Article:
I think I like the idea of reading Golden Age superhero comics more than actually doing it. Compared to today's comic books, the stories and artwork often don't measure up. But man, I could look at the covers all day. So in the spirit of the season, here's a few Golden Age comic book covers with a Halloween theme. The Superman one is technically Silver Age, but I think it has the same lighthearted spirit as the other three so I included it. If straight-ahead horror comics from the Golden Age are more your thing, I've got a gallery of them too. I couldn't resist including this last one from Batman, even though it is firmly entrenched in the Silver Age and is of a much more serious tone. But how can you go wrong with a vintage Neal Adams cover?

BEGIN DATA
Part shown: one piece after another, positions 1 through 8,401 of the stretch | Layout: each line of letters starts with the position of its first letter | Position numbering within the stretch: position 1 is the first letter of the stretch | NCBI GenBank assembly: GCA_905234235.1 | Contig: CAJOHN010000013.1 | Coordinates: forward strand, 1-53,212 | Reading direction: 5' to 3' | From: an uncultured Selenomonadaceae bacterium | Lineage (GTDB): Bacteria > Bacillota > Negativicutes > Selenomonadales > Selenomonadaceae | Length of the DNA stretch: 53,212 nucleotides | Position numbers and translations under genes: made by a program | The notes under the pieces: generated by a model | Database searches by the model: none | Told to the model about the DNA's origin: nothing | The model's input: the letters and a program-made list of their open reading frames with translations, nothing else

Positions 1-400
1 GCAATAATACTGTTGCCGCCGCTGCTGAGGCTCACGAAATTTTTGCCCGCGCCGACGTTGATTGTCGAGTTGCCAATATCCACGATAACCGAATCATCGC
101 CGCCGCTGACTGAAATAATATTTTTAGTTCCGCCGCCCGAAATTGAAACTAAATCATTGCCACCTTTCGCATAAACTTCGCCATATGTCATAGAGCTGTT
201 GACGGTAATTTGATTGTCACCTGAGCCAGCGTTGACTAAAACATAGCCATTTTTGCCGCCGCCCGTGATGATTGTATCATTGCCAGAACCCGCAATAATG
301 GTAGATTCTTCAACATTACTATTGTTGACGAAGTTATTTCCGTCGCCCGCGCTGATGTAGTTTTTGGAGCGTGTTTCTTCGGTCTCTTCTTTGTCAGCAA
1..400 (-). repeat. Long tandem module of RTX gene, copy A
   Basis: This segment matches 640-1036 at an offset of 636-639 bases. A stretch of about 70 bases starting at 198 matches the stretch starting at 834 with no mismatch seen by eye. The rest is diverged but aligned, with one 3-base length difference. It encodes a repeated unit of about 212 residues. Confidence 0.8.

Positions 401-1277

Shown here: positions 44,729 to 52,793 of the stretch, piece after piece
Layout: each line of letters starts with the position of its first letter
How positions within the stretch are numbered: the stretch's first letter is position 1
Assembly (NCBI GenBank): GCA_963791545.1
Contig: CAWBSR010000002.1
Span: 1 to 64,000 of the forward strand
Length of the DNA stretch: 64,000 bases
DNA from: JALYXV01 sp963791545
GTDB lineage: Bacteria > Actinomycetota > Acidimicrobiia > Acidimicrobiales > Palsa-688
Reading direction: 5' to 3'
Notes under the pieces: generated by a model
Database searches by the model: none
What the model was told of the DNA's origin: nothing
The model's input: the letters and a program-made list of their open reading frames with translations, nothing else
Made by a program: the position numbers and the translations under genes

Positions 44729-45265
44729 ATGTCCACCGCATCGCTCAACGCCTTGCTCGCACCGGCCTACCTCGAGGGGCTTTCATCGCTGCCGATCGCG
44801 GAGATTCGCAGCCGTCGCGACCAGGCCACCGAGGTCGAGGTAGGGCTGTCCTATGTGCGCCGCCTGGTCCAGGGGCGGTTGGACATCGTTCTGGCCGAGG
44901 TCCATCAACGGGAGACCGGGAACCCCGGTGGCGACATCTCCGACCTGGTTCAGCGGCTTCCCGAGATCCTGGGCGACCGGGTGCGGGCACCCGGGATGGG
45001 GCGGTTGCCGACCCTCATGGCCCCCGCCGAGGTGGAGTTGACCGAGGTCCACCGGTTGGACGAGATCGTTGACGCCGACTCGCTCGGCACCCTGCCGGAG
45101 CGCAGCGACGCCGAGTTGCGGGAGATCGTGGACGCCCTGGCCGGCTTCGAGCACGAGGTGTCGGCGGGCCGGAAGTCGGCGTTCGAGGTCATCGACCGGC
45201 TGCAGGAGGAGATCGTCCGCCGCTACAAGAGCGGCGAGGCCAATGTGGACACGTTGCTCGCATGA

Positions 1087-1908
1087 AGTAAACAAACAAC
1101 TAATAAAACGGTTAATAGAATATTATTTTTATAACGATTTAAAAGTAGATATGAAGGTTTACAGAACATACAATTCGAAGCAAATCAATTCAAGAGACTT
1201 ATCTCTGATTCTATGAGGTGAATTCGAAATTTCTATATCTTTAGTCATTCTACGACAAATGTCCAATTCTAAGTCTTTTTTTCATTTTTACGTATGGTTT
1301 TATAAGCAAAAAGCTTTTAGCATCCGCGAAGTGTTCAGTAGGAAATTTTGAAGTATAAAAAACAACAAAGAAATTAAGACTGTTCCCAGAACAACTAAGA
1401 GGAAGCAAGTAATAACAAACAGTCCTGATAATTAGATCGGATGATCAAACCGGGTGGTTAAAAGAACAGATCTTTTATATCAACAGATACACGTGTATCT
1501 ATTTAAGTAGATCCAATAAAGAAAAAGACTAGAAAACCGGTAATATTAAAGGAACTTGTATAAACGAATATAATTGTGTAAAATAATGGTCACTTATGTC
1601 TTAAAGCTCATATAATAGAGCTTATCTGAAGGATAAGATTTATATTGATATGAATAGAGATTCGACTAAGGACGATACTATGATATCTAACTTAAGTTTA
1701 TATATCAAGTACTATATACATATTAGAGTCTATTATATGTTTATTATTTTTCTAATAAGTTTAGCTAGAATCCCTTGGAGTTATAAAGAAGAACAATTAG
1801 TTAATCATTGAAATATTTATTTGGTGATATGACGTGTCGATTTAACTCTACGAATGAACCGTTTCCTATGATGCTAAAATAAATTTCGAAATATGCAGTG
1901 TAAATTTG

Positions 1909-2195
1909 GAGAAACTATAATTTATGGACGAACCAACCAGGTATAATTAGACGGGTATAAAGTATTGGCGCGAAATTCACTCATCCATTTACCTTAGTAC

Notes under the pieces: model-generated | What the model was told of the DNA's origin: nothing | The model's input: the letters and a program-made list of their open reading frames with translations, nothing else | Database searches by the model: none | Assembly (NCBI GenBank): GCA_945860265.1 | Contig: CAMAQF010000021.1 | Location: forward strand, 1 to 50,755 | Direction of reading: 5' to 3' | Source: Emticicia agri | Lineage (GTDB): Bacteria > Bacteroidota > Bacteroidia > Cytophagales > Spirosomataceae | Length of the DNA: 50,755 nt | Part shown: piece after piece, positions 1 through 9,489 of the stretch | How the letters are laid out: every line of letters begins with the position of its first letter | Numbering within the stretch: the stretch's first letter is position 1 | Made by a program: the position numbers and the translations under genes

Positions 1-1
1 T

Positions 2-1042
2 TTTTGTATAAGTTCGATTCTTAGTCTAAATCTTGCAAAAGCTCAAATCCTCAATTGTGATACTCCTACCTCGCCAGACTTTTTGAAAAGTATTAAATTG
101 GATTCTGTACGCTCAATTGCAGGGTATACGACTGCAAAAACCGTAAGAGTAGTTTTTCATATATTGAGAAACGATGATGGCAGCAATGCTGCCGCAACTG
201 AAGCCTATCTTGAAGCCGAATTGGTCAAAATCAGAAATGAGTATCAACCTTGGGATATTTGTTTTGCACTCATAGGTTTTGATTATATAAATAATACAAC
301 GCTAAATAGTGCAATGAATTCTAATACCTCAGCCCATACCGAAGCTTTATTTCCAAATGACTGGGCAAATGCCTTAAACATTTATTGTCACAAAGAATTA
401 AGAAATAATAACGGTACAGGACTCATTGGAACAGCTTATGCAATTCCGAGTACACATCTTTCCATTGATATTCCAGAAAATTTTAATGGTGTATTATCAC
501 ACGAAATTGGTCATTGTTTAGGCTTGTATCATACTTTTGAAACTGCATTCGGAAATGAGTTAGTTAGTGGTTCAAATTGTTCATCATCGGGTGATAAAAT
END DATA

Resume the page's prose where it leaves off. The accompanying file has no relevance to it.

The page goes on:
When Halloween III: Season of the Witch was released in October 1982, fans of the horror series were no doubt surprised at the total lack of Michael Myers. That and anything resembling a good story. But all you needed to do was look at any of these lobby cards for the film to know that this would be very much unlike the first two Halloween flicks. Turns out that masks, old men, and dudes in business suits aren't the crucial ingredients for a classic horror movie. Who knew? Still, that Silver Shamrock tune is so very catchy.